Claims on www.bio-kult.com promoted food supplements. Text on a product page headed "BIO-KULT CANDEA" stated "Bio-Kult Candea contains seven strains of probiotic bacteria along with added garlic and grapefruit seed extract".
Text on another product page headed "BIO-KULT PRO-CYAN" stated, "Bio-Kult Pro-Cyan is a triple action formula scientifically developed with cranberry extract ... two specifically selected probiotic strains and Vitamin A ...". Further text stated "Probiotic formula …".
The complainant challenged whether the claim "probiotic" was an unauthorised health claim.
Probiotics International Ltd understood that there were no authorised health claims for probiotics, but stated the use of the word 'probiotic' was not connected with any health claim. They believed that they had removed any health claims associated with the word “probiotic” and considered the use of the word “probiotic” merely ensured that consumers were being kept informed of the ingredient within the product. They considered that removing the term itself would no longer define the type of ingredient included within the product and would be potentially misleading.
The ASA noted that according to EU Regulation 1924/2006 on Nutrition and Health Claims made on Foods (the Regulation), which was reflected in the CAP Code, only health claims listed as authorised on the EU Register of Nutrition and Health Claims made on Foods (the EU Register) were permitted in marketing communications.
We noted the advertisers' view that use of the term “probiotic” was not in itself a health claim and that the ad referred, for example, to "probiotic strains", "probiotic bacteria" and the product's "probiotic formula".
We considered the relevant guidance documents from the EC Commission and the Department of Health.
We noted that the EC Commission's guidance stated that a claim was a health claim "if in the naming of the substance or category of substances, there is a description or indication of a functionality or an implied effect on health" and listed "probiotics/prebiotics" as an example and stated "the reference to probiotic/prebiotic implies a health benefit". It added that "claims which refer to an indication of a functionality in the description of a nutrient or a substance (for instance as an adjective to the substance) should also be classified as a health claim" and listed "with prebiotic fibres" or "contains prebiotic fibres" as examples.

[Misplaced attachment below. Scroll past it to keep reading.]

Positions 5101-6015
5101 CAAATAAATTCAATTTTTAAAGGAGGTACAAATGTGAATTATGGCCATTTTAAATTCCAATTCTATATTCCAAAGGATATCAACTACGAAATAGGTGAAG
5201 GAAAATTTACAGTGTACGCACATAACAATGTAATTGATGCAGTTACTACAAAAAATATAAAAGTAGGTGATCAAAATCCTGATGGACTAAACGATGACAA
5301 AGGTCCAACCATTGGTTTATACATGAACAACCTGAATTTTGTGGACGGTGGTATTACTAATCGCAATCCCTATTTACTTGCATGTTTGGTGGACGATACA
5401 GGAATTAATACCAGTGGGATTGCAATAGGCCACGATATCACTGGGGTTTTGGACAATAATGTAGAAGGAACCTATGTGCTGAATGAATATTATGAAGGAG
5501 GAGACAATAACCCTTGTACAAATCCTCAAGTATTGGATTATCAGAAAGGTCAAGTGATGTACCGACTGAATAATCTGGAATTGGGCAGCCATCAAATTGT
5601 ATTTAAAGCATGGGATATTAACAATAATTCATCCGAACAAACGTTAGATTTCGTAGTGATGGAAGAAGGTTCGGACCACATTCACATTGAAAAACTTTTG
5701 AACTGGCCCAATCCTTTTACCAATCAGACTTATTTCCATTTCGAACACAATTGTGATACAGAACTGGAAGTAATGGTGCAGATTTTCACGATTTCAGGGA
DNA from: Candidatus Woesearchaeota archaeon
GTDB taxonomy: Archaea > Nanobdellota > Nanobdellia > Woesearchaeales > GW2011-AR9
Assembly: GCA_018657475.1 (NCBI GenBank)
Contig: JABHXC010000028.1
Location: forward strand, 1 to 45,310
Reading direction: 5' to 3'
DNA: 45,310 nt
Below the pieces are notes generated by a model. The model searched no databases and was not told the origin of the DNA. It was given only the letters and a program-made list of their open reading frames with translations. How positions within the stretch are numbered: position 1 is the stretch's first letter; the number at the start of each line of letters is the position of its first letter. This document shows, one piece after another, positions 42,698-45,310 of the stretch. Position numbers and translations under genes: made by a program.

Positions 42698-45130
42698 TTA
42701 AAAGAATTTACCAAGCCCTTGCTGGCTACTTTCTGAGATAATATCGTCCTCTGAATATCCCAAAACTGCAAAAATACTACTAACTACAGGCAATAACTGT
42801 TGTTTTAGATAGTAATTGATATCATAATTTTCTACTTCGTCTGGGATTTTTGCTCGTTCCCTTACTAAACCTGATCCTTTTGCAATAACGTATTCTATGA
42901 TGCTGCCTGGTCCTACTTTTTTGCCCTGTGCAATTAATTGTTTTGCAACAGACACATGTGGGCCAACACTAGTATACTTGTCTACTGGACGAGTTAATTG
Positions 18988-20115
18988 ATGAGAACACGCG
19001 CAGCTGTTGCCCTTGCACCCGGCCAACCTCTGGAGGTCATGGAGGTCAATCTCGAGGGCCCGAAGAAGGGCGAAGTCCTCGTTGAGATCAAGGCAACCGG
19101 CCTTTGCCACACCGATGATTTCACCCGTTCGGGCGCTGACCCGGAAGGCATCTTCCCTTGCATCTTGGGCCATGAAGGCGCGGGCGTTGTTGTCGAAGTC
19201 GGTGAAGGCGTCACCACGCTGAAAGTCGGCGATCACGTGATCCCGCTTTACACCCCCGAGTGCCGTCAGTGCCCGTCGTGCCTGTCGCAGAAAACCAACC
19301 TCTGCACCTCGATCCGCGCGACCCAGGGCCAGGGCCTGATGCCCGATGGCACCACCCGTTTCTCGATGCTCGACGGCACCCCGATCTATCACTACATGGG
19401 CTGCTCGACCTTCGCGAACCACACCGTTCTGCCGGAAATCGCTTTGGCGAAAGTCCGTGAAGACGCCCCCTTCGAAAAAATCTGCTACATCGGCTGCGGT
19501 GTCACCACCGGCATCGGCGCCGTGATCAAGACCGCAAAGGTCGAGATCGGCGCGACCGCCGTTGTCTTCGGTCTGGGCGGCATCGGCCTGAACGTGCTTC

We noted that the Department of Health's guidance stated "… claims, such as ‘probiotics and prebiotic fibre’, refer to a function in the body, and are therefore defined as health claims and will need to be authorised via Article 13".
We therefore noted that both documents indicated that a claim that used the term "probiotics" was an example of a health claim, which must be authorised on the EU Register. We considered that use of the term "probiotic" was a specific health claim, because it implied a relationship existed between the substance and health. Therefore, because "probiotic strains", "probiotic bacteria" and "probiotic formula" were not authorised health claims on the EU Register, we concluded that use of the term "probiotic" was in breach of the Code.
The ad breached CAP Code (Edition 12) rules
Marketing communications that contain nutrition or health claims must be supported by documentary evidence to show they meet the conditions of use associated with the relevant claim, as specified in the EU Register. Claims must be presented clearly and without exaggeration.
Only nutrition claims listed in the updated Annex of the EU Regulation (as reproduced in the EU Register) may be used in marketing communications.
Only health claims listed as authorised in the EU Register, or claims that would have the same meaning to the consumer may be used in marketing communications.
http://www.ec.europa.eu/food/food/labellingnutrition/claims/community_register/authorised_health_claims_en.htm. and 15.7 15.7 Nutrition and health claims for food supplements must be permitted or authorised as provided for at rule 15.1.1 above. Marketing communications that contain nutrition or health claims must be supported by documentary evidence to show they meet the conditions of use associated with the relevant claim as specified in the EU Register. (Food supplements and other Vitamins and Minerals).
The claims must not appear again in their current form. We told the advertisers not to use unauthorised health claims such as "probiotic".